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At 14, I started to advocate for mental health by sharing my struggles with suicidal ideation, depression, and anxiety publicly. Whether in classrooms, on panels, or before cameras, I welcomed the opportunity to educate and empower others by helping to destigmatize conversations and inspire recovery.

However, over time, I started to have negative experiences. During one presentation, an audience member asked an uncomfortable question about my diagnoses, and I felt pressured to respond. Another time, a reporter misrepresented my personal experience, distorting my story. Not knowing how to handle the situation, I remained silent.

Unfortunately, this happens to mental health advocates all the time. Public speaking and storytelling can be difficult to navigate, especially when some people are more interested in soundbites than your journey. Storytelling can bring up traumatic thoughts, feelings, or experiences for you or those around you. It can also risk disclosing information you might not be ready to share publicly or fully understand how it can affect your future.

But if you’re like me, then storytelling is an important part of who you are and not something you want to give up altogether. Fortunately, at 16, I learned about strategic sharing, an emerging method for sharing personal experiences that can keep you safe while still advancing your goals. It emphasizes your ownership over your story, and that you can choose to share only what you are comfortable with. Strategic sharing emerged from the foster care movement in the 1990s, according to the National Federation of Families, and has since become a key resource for beginner and seasoned advocates in all fields alike.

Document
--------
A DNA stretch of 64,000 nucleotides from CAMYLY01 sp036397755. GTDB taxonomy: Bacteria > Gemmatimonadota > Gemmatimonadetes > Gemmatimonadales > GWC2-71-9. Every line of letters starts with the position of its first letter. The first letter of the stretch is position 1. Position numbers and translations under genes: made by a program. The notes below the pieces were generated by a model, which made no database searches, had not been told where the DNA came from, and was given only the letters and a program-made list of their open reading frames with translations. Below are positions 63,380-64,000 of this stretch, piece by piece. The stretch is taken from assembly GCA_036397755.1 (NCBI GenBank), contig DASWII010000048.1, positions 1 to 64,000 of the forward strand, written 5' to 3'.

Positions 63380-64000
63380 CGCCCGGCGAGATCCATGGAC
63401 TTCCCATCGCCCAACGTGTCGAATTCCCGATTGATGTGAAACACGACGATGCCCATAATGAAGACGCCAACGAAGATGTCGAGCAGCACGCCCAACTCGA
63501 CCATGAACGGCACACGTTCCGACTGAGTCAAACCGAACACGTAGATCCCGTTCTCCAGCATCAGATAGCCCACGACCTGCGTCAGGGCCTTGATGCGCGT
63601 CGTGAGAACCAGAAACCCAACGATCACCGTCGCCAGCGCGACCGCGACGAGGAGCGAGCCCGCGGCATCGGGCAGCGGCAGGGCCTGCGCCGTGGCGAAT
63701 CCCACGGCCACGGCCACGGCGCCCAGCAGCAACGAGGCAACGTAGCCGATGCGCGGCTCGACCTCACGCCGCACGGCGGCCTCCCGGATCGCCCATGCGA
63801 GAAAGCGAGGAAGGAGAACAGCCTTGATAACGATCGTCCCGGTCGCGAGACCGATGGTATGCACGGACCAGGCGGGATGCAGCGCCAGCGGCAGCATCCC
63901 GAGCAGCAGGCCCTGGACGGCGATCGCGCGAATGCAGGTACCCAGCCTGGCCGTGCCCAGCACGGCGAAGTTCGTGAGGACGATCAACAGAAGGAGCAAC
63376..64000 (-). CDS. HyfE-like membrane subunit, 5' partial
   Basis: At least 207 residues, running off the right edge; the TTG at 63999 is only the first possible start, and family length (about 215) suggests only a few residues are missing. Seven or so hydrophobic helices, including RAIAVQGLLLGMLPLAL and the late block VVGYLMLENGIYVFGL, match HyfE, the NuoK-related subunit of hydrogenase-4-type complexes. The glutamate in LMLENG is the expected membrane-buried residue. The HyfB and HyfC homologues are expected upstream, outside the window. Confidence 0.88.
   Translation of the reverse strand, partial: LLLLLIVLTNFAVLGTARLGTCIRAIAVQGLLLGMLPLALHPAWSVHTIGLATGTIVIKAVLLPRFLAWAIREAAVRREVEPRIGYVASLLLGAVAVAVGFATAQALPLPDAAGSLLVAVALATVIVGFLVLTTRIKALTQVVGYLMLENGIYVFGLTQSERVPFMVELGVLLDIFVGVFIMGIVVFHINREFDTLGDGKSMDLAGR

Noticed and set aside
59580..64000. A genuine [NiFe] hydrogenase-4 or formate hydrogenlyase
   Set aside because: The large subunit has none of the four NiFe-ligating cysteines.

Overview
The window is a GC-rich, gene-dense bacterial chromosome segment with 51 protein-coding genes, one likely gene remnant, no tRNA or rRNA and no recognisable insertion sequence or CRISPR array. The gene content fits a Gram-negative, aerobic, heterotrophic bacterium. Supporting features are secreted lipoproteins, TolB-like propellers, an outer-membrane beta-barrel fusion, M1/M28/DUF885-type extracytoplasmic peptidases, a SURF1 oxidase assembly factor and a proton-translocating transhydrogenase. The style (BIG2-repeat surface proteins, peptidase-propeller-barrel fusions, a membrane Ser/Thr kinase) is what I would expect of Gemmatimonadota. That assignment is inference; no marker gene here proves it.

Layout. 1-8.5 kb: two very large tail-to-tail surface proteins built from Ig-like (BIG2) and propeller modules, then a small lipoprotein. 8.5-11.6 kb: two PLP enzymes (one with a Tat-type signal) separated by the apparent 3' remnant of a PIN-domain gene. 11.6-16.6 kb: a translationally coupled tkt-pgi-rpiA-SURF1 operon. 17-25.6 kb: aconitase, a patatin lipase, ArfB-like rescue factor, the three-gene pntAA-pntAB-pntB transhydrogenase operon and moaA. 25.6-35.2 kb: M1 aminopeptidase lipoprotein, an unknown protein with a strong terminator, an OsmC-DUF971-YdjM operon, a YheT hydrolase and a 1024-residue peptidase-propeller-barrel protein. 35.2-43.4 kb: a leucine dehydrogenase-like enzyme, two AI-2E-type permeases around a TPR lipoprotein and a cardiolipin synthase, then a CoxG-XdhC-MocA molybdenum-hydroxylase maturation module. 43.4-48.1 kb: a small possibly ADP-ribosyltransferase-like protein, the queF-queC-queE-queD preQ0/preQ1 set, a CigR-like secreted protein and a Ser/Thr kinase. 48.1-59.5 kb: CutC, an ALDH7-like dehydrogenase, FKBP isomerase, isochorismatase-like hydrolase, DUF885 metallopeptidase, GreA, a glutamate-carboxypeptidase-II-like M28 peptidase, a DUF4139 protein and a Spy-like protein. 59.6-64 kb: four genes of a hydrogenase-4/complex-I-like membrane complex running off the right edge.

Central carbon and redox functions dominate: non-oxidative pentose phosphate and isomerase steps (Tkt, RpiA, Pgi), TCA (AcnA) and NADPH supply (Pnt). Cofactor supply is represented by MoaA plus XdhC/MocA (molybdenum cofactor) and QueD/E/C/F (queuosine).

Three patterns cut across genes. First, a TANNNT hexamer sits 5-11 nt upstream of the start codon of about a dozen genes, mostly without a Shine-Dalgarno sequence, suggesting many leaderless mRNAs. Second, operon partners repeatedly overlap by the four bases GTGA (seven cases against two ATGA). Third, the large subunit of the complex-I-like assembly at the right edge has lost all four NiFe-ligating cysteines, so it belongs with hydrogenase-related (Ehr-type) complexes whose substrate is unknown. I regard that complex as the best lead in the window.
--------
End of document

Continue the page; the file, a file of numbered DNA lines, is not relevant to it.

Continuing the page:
So, how do I practice strategic sharing as a mental health advocate?

  • I identify my motivation for sharing. Before sharing, I ask myself what I hope to achieve. Is it to educate others? Advance advocacy goals? Help someone realize they are not alone? Whatever the reason, I know that I should never feel coerced into sharing my mental health journey. Exploitation can happen when someone asks you to share your lived experience when you don’t fully understand the reasons why. My advice: Be cautious of others’ intentions and how they may affect your motivation. If something doesn’t feel right, ask a trusted adult or fellow advocate for support. It can also be helpful to take a step back and imagine a friend in a similar situation. What advice would you give them?
  • I establish boundaries for what is okay and not okay to share. Vulnerability should always be safe, consensual, and healing. I remind myself that I choose what parts of my story to share and that it’s okay to feel uncomfortable or to only share some parts of my journey with some people and different parts with others. I also remember that I can agree to share something and then change my mind at any time for any reason. My advice: Each time before you share, consider writing down what you feel comfortable and uncomfortable sharing. You might choose to withhold experiences that trigger emotional responses like crying or shaking, or ones that you don’t have all the words to describe. You can always change it later.